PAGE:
Slide Presentations: Sunday, October 31, 2010 |

Effect of Live, Case-Based, Multiformat, Interactive Physician Education on Diagnostic and Treatment Choices for Chronic Obstructive Pulmonary Disease (COPD) Care in the Primary Care Setting FREE TO VIEW

Carole Drexel, PhD; Anne Jacobson, MPH; Ben Whitfield, MA; Nicola A. Hanania, MD; Jay Katz, MA; Thomas Sullivan, BS
Author and Funding Information

Potomac Center For Medical Education, Columbia, MD

Chest. 2010;138(4_MeetingAbstracts):691A. doi:10.1378/chest.10526
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PURPOSE: Chronic obstructive pulmonary disease (COPD) is underrecognized and undertreated in the primary care setting. More studies are needed to assess the effectiveness of continuing medical education (CME) on improving physician competency and performance toward evidence-based care.

METHODS: Between 9/26/09 and 12/12/09, 769 primary care physicians (PCP) participated in a series of 12 regional, live, interactive, case-based, multi-format, half-day CME programs on COPD. A subgroup of participants (n=50) and demographically matched non-participants (n=50) completed surveys that included detailed case vignettes, a validated tool for measuring physician performance in clinical practice. Case vignettes were designed to assess the consistency of diagnostic and therapeutic choices with clinical evidence. Effect size was calculated using Cohen’ s d to determine the magnitude of difference between participants and non-participants in the delivery of evidence-based care.

RESULTS: Physicians who participated in CME programs were 50% more likely to provide evidence-based COPD care than those who did not participate. Furthermore, compared with non-participants, participants were more likely to correctly recognize COPD in a patient presenting with dyspnea (74% vs 94%; p=0.007), recognize that women may have a greater susceptibility than men to the toxic effects of smoking (54% vs 90%; p<0.001), and identify the mechanisms of action of emerging therapies (33% vs 65%; p=0.003). Participants were also twice as likely as non-participants to report complete familiarity with the GOLD guidelines for managing COPD (28% vs 14%), and less likely to cite difficulty in obtaining spirometry results as a barrier to optimal COPD care (25% vs 40%).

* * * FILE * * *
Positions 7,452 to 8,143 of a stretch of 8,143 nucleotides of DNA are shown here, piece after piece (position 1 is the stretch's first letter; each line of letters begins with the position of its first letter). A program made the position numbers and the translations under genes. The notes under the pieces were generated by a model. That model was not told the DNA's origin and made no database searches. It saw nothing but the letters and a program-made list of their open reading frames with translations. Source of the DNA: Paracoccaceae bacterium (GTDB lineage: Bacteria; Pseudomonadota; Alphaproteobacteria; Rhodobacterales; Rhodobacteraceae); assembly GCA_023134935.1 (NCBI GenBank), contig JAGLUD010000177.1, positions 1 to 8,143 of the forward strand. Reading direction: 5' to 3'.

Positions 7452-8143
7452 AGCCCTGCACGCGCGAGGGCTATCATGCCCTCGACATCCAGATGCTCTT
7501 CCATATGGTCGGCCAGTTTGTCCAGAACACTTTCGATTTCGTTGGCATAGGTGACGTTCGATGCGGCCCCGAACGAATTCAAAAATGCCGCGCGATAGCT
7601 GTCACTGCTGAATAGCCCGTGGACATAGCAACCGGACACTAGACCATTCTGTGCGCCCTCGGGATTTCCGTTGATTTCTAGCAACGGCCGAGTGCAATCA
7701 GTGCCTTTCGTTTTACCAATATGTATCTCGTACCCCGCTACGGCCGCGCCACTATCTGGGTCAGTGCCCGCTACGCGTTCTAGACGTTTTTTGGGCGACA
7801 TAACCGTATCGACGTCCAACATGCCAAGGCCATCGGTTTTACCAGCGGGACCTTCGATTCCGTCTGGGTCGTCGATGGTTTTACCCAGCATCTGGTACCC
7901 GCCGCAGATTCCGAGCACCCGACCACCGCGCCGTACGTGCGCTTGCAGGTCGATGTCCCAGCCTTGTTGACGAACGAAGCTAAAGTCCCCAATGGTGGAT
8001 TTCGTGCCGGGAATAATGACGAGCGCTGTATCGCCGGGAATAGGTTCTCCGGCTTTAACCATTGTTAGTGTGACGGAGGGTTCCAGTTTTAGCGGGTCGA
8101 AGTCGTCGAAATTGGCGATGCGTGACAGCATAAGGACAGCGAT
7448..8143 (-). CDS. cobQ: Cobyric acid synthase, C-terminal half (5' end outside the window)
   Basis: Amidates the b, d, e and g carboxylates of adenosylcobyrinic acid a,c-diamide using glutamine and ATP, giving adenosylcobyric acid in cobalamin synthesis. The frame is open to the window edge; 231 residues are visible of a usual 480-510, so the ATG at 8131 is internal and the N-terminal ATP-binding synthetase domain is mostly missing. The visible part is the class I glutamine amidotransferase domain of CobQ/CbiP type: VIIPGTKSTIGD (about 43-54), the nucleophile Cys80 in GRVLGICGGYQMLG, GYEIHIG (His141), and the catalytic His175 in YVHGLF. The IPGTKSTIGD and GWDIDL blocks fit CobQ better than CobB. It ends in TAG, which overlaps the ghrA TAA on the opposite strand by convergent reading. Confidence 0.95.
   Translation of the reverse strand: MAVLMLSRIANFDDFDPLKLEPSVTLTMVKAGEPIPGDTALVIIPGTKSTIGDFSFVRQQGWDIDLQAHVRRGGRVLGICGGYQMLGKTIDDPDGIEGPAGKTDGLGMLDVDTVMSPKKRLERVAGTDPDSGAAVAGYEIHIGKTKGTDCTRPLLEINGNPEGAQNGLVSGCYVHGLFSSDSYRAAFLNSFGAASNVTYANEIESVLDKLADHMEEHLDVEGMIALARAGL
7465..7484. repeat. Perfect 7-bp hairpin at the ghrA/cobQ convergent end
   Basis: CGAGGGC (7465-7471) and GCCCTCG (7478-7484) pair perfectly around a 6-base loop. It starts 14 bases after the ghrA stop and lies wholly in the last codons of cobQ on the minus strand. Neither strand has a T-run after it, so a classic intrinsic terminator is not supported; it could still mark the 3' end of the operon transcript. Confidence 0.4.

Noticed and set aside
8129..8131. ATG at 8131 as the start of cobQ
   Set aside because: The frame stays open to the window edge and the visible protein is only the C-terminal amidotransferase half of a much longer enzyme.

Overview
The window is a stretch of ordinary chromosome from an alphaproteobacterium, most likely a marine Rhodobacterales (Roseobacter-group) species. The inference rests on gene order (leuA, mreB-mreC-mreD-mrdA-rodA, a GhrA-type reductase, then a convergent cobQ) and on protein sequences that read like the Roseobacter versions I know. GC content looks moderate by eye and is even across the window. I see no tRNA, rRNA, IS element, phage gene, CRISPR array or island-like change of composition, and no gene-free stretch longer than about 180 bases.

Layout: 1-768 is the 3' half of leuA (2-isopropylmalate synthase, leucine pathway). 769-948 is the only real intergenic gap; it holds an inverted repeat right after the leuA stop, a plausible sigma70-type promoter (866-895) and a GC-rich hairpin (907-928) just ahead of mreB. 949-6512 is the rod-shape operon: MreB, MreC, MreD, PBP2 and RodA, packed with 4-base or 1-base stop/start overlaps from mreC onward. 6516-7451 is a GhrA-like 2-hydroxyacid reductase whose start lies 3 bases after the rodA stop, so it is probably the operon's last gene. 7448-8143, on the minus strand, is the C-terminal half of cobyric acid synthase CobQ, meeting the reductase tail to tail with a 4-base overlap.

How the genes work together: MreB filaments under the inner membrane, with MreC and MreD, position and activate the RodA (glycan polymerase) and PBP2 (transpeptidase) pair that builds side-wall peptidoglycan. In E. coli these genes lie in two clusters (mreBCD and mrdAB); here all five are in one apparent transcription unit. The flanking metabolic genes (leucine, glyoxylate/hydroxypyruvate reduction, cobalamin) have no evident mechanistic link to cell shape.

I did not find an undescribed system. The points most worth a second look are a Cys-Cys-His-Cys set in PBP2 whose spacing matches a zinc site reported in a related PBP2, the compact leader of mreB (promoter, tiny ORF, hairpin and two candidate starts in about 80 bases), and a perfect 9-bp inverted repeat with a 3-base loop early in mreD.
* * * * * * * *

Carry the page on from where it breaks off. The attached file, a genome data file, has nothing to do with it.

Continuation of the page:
CONCLUSION: According to validated measurements of efficacy of CME on physician competency and performance, PCPs who participated in a half-day regional CME program on COPD diagnosis, staging, and treatment were significantly more likely than nonparticipants to deliver evidence-based COPD care.

CLINICAL IMPLICATIONS: With focused educational interventions, PCPs can make diagnostic and therapeutic choices that align more closely with current guidelines and clinical evidence in COPD management.

DISCLOSURE: Carole Drexel, Grant monies (from industry related sources) Nicola A. Hanania received grant research monies from GSK, Astrazeneca and Genentech.; Consultant fee, speaker bureau, advisory committee, etc. Nicola A. Hanania received consultant fees from GSK and is on the speaker bureau for GSK, Astrazeneca and Genentech; Other Carole Drexel, Anne Jacobson, Jay Katz, Thomas Sullivan: the educational activity that provided the data for this presentation was funded by an unrestricted educational grant from Novartis.; No Product/Research Disclosure Information

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